Buenos Aires, tango is in the air
Born in the back streets of Buenos Aires during the late 19th century,
tango, the sensual ballroom dance, is as much a part of Argentine
culture as bife de chorizo (strip steak) at the local parrilla (barbeque
And tango music is the soundtrack for the city.
I stroll down Avenida Corrientes, past the Broadway-style theaters,
and hear tango music drifting from the record stores. The orchestral
sounds of Carlos Di Sarli and Osvaldo Pugliese soar above the broken
sidewalks. Carlos Gardel, the country’s most famous tango singer
(long deceased, but as popular as ever), serenades pedestrians as
they navigate the pavement.
I jump into a taxi and am treated to a heartbreaking tango performance.
This time the music comes from a car stereo. The singer’s voice—raw,
feminine, a tad melancholy—is accompanied by an acoustic guitar.
The taxi driver eyes me in his rearview mirror. Perhaps he notices
that I’ve tilted my head, intrigued by the soulful guitar solo.
He reaches over to the passenger seat and hands me a copy of the
featured CD: “Argentina … Flor de Mina”, by Lulú,
a local favorite.
The guitarist’s name is Orlando Gómez. As it turns out,
Orlando Gómez is also the taxi driver. At night, he plays
guitar in the bars, restaurants and recording studios of Argentina’s
largest city. During the day he drives a taxi. From this rolling
record store he sells me a copy of “Flor de Mina” for
30 pesos ($9.50).
At Velma Café, a small concert venue in barrio Palermo, I
am sitting with tango violinist Jacinta McPhillamy. Drawn by her
love for tango music, Jacinta relocated from Sydney, Australia. She
is one of the rare foreign musicians accepted by a local tango orchestra.
On this particular night at the Velma Café, Jacinta will play
a few songs with Alfredo Piro, a popular tango singer. Somehow, Alfredo
introduces Jacinta while she’s still seated at my table and
she nearly chokes on her chardonnay. She leaps to her feet and runs
past rubbernecking spectators to the stage, where she should have
been minutes earlier. This adds even more drama to Jacinta’s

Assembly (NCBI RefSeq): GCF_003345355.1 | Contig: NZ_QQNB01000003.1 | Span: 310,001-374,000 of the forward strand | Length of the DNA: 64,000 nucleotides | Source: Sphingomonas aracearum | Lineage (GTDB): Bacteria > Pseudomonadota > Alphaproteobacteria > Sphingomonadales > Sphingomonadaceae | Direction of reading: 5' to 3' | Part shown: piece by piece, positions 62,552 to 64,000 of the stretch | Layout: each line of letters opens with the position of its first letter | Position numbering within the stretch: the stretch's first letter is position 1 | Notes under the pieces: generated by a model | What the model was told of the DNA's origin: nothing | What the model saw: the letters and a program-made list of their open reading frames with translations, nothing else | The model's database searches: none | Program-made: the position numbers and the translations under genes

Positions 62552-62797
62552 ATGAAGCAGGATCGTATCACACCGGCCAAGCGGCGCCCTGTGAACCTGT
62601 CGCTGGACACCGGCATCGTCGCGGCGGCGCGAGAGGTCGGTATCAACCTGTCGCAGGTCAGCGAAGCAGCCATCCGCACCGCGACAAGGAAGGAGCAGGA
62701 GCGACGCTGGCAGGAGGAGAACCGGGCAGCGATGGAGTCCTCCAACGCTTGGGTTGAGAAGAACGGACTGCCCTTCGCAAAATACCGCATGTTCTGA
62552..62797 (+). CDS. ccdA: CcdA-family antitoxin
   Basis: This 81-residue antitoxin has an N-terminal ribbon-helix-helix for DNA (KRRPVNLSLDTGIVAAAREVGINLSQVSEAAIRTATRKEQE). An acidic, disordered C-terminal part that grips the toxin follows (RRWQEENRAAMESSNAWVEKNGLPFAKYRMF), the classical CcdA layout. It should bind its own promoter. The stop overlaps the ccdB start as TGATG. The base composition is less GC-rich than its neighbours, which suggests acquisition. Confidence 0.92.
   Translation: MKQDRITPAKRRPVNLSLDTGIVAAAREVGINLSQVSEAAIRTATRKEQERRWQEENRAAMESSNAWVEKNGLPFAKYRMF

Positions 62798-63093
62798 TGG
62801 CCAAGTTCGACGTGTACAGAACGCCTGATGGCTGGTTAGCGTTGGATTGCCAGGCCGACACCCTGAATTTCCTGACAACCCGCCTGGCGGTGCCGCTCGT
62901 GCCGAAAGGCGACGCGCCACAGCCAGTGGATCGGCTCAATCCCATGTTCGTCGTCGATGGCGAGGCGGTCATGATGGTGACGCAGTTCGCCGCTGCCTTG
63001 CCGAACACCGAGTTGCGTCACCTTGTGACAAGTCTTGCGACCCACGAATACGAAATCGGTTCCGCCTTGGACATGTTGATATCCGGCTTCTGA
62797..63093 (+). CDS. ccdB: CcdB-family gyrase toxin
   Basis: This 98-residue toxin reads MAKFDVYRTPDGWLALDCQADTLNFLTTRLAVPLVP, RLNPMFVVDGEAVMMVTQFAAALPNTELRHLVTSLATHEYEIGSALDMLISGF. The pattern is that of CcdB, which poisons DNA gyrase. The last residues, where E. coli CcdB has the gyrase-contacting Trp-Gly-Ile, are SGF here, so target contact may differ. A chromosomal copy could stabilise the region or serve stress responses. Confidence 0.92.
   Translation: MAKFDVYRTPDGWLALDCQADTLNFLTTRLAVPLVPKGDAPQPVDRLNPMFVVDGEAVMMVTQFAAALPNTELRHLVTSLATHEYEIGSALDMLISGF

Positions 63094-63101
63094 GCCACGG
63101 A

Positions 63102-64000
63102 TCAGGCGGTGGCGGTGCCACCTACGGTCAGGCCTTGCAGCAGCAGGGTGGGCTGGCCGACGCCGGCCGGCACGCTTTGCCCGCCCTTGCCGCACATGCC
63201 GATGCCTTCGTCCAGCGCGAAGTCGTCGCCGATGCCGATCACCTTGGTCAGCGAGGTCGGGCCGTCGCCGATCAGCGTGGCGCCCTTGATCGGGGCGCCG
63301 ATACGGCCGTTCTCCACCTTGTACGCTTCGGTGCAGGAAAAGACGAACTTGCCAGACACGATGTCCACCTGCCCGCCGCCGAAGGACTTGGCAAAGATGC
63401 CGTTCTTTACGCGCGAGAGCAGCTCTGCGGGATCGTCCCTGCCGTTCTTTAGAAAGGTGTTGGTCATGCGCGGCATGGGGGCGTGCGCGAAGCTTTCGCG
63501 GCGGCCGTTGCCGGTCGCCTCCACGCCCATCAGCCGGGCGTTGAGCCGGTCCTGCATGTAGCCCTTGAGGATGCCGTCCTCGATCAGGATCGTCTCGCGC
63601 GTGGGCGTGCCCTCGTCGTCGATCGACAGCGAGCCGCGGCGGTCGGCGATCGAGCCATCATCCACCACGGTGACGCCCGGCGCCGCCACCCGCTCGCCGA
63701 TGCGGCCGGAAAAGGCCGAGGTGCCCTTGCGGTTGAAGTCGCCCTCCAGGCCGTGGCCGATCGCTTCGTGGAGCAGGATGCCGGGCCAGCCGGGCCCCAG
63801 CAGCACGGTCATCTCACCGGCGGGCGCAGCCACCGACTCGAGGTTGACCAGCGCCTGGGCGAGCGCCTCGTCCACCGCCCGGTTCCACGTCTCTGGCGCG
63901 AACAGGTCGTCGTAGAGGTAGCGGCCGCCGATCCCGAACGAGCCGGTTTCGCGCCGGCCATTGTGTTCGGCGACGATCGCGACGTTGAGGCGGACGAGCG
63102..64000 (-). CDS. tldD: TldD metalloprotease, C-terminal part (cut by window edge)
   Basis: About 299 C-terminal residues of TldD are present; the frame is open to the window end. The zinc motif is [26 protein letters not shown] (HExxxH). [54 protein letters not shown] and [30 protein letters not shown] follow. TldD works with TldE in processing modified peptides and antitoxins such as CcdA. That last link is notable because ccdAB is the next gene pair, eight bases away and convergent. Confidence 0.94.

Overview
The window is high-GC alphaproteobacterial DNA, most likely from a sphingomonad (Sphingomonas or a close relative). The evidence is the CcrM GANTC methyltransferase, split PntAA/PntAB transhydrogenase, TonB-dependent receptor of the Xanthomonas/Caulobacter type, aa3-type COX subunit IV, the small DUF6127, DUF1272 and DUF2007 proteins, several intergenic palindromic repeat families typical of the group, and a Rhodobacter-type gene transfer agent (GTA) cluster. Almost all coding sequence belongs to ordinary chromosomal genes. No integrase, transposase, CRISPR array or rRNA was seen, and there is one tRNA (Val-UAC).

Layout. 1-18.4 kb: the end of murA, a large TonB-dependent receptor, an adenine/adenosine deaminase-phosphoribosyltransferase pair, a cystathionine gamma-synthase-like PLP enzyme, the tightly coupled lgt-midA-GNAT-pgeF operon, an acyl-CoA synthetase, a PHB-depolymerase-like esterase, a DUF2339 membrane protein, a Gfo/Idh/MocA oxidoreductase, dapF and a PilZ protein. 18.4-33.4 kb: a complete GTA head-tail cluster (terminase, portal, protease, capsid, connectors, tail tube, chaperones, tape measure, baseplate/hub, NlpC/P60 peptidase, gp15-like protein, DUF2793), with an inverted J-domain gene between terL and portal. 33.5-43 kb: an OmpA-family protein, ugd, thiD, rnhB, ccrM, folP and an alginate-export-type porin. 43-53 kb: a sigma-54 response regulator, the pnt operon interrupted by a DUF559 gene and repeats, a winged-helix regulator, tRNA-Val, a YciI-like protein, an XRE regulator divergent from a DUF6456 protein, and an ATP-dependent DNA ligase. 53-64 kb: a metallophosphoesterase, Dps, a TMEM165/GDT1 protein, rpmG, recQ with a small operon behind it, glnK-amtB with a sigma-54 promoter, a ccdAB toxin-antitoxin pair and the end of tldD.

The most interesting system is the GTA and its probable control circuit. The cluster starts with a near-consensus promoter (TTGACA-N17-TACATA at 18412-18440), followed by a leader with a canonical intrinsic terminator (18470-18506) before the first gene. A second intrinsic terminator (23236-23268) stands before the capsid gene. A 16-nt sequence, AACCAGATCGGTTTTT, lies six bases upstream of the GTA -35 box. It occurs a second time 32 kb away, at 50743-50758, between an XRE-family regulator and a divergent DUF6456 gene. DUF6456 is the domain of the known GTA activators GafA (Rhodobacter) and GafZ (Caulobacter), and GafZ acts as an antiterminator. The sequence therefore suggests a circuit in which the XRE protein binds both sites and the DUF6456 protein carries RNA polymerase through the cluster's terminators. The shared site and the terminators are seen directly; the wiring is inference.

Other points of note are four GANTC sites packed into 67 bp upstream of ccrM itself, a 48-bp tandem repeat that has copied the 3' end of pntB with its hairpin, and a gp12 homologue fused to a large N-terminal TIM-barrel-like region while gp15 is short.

dramatic violin solo. When she finishes the piece, the audience gives
her a rousing ovation.
On a warm December day in Parque Tres de Febrero near Palermo, tango
music drifts from a gazebo. Like many tango songs this one sounds
antiquated, vaudevillian. It seems to crackle through the horn of
an ancient gramophone. And yet, the music pours from a pair of brick-sized
speakers hooked up to a notebook computer.
Compelled by the moment and the music, four friends tango in the
gazebo. I sit on the floor, watching their fluid postures and fighting
off a tidal wave of envy.
Within minutes, a third couple appears. They join the strangers on
the gazebo floor and just like that, an impromptu melonga (tango
dance party) begins.
Every Sunday in barrio San Telmo, tango performers lay a makeshift
dance floor on the concrete ground of Plaza Dorrego. A crowd gathers
to watch their bodies clash. The music, the applause, the “ooohs” and “ahhhs”—all
these sounds drift across the street and into my living room window.
Normally, I rush outside to watch the performers. But every once
in a while, I lay on the sofa, listening to the music, imagining
myself as a competent tango dancer.
I need to dance.
El Tangauta magazine (the leading source for tango-related information
in Buenos Aires) lists more than 500 group classes in a given week.
Add to these an unlimited number of private lessons and it’s
easy to see why Buenos Aires is the world capitol of tango.
On Mondays and Fridays, I take lessons at La Academia Tango
Milonguero, a prominent school in the city center. On Tuesdays
I train at Estudio de Esquina. I’ll never be a polished professional.
But in a city where tango is as close as your next breath, blending
in on the dance floor is enough.
more information on tango in Buenos Aires, visit
El Tanguata magazine at www.eltangauta.com
or Tango Data at www.tangodata.gov.ar
Two of the best tango classes are La Academia
Tango Milonguero (Riobamba 416; 4953-2794) and
Estudio la Esquina (Sarmiento 722, 4th floor;
Buenos Aires is home to more than 150 weekly
melongas (tango dance parties) that last until
6:00 a.m. The most popular venues are Club Villa
Malcolm (Cordoba 5064; 4383-7469); Salón
Canning (Scalabrini Ortiz 1331; 4342-4794); El
Niño Bien (Humberto Primo 1462); La Virtua
(Armenia 1366; 4774-6357); and El Beso (416 Riobamba;
(To call from the U.S. dial the international
access code (011), the country code for Argentina
(54), the city code for Buenos Aires (11), and
the local number.)